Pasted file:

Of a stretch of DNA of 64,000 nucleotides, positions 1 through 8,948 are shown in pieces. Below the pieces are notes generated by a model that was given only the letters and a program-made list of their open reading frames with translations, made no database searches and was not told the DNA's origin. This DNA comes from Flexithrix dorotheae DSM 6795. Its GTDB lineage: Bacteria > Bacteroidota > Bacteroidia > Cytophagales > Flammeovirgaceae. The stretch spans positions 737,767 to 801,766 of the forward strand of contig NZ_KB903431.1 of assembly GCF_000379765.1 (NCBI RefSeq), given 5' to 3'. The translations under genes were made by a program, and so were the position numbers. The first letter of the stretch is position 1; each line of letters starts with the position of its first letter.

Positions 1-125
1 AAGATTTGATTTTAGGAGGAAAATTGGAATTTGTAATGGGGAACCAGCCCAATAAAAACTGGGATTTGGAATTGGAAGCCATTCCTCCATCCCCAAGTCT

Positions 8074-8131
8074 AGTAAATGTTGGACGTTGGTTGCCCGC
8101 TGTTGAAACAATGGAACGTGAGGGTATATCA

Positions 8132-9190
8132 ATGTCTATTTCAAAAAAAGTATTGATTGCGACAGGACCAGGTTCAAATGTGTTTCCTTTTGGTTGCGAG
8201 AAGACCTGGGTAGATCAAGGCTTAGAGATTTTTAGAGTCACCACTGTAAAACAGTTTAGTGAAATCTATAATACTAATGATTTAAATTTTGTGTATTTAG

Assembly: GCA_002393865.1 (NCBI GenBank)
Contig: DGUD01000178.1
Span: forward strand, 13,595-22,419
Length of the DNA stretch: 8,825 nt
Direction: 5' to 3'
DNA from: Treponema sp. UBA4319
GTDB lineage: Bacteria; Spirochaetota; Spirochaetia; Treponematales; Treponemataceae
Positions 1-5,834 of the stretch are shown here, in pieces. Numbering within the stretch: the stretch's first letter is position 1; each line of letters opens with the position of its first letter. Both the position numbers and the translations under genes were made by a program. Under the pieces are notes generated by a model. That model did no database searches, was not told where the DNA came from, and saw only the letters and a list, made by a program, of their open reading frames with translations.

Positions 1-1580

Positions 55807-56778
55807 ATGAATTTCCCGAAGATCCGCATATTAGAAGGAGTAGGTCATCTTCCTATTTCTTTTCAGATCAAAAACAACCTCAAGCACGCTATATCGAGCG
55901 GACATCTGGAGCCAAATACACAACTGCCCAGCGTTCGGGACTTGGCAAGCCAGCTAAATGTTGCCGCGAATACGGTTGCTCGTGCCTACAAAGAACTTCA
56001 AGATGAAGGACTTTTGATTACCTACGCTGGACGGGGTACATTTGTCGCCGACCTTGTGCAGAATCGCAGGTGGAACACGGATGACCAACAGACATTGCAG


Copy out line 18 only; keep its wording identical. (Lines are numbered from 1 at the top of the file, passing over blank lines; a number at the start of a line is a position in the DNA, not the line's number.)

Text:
Positions 1-1580